10 Lessons from Comic-Con for Event Professionals

Managing large-scale events is a massive undertaking in timing, crowd control, and security but there’s a lot more to learn from Comic-Con than just handling people. Comic-Con delights and surprises. Check out these suggestions from Con for improving any size event.

Comic-Con International: San Diego (SDCC) is like walking into the Emerald City if the Emerald City was in Gotham and the Wizard of Oz was played by Wonder Woman. It’s vast, and you can’t possibly see everything you want to, even with press credentials. Sessions overlap and lines are not only a daytime occurrence. If you want to ensure your ability to get in to see some drooled-over and much anticipated screenings of comic book heroes brought to life, you should probably get in line now for next year (but don’t. The event is over, nothing more to see. Move on).

SDCC grew out of a comic book publishers gathering 46 years ago. It’s hard to imagine the humble beginnings of this event that now makes up nearly 25% of the San Diego Convention Center’s annual traffic. VisitSanDiego.com estimates that the event brings approximately $140,000,000 into the area.

Wouldn’t you love to have that kind of interest in your conference? Managing large scale conventions is an undertaking. Here are a few tips you can learn from this extreme Geek event.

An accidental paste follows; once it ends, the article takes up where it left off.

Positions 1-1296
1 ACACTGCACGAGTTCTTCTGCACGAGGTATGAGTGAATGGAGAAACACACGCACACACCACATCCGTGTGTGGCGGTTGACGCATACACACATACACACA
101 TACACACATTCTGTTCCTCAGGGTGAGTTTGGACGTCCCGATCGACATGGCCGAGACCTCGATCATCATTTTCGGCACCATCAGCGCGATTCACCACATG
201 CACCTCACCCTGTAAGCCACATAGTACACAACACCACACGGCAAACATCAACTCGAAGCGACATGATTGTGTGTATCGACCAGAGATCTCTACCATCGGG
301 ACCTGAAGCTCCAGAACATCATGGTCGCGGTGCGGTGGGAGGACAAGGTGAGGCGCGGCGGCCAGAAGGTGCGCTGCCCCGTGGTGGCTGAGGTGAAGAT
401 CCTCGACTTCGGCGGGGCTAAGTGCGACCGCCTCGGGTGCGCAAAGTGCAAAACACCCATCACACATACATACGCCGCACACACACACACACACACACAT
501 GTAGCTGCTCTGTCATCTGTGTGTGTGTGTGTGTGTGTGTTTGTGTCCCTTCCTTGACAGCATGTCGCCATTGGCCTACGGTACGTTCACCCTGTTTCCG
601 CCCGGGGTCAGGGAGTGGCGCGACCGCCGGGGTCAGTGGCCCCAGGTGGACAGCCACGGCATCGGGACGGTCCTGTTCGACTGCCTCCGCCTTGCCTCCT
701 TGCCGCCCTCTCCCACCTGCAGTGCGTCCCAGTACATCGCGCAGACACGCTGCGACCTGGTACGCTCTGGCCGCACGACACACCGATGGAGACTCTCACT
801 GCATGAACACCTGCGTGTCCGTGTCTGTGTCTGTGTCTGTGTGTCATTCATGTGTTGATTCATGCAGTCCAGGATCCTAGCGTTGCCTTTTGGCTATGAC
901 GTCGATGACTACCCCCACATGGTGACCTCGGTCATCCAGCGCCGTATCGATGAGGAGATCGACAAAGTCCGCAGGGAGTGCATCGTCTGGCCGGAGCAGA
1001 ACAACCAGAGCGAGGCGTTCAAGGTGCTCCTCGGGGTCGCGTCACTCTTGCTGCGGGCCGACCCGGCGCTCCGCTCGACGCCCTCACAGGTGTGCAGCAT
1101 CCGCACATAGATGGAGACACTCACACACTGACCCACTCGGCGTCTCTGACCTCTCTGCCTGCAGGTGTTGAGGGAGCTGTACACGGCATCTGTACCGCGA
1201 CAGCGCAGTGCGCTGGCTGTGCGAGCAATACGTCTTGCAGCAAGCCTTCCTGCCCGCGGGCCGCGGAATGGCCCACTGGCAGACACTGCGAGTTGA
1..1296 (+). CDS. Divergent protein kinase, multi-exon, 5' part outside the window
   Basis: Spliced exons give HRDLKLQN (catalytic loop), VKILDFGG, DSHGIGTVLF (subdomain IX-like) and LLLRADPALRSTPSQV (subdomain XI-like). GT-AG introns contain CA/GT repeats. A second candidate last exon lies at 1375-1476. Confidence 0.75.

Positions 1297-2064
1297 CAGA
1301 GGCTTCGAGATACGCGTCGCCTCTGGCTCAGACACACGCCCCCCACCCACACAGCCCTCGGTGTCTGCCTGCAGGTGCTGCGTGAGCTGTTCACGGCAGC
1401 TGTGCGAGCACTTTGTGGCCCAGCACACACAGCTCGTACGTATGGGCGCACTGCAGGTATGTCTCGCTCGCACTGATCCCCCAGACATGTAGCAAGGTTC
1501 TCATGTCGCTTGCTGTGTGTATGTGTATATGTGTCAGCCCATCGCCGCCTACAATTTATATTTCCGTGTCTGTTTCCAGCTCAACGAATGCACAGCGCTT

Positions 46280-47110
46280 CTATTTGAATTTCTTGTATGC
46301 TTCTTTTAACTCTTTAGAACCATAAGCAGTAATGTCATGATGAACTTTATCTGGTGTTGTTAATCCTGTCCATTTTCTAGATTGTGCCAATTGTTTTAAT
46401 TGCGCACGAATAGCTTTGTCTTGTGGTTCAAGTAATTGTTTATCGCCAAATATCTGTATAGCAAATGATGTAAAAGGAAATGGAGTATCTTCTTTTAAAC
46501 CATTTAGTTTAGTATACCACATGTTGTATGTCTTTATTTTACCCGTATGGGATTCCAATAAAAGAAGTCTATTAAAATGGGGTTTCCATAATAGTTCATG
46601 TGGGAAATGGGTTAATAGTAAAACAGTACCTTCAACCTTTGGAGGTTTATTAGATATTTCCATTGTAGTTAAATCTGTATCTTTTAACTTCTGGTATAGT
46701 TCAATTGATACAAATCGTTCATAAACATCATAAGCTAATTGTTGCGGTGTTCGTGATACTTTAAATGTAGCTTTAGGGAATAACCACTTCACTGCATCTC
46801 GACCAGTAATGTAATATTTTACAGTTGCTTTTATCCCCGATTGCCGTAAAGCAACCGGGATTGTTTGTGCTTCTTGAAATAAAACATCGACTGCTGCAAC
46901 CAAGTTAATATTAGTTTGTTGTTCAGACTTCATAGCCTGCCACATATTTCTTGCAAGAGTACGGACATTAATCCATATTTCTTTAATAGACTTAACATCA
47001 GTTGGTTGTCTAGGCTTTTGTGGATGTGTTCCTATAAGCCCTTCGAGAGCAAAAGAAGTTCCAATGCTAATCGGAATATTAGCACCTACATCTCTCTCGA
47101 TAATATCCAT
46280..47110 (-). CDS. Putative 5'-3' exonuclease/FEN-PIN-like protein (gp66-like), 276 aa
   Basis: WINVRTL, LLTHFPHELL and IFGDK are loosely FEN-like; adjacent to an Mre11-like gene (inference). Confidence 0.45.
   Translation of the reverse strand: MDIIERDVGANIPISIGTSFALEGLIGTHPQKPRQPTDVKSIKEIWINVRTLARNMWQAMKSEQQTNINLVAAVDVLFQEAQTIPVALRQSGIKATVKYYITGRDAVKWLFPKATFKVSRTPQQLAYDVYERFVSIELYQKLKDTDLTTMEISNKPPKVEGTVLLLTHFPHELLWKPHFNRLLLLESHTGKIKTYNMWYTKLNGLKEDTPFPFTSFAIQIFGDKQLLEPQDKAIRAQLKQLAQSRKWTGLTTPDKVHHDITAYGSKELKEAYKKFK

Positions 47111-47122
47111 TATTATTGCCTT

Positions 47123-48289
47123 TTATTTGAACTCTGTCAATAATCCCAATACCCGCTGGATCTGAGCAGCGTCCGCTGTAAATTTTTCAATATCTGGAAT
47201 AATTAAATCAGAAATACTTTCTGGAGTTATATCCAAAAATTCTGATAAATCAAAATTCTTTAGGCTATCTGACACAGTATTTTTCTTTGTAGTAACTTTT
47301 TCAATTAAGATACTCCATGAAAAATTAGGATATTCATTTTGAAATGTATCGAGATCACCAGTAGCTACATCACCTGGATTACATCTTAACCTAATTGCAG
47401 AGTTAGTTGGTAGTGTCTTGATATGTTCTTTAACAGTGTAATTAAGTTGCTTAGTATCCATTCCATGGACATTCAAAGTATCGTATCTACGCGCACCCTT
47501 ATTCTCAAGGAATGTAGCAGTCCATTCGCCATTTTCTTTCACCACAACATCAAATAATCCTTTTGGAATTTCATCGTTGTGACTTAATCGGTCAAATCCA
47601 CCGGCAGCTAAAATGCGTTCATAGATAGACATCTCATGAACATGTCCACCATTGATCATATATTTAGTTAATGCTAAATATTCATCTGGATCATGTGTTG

10 Lessons from Comic-Con for Event Professionals

Getting Away from it All

Virtual reality has been toyed with for years but it reared its head, quite literally, at this year’s Comic-Con. Attendees could virtually visit Conan O’Brien’s Office by putting on a large replica of his head.

Pokémon Go! was also a big hit with a session dedicated to it. Virtual and augmented reality aren’t just for early adopters anymore. They’ve now become mainstream interests and will continue to grow as several large gaming companies are bringing VR and AR to home systems in 2017. It might be time to start thinking about introducing more game aspects and augmented reality into your events.

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Becoming Someone Else

Las Vegas Convention and Visitors Authority had a hit when it used the “What happens in Vegas, stays in Vegas” slogan. One of the reasons it was so wildly popular was because people loved the idea of becoming someone else in Sin City. This same concept is popular at most Comic-Cons, with cosplay (attendees dressing up like their favorite characters). Still, encouraging your attendees to be the person they want to be (whether that’s Batman or someone really interested in learning more about professional growth at your conference) is an appealing idea. Support what it is that each person wants to get out of your event and market it accordingly. Are people looking to get away or be part of something larger?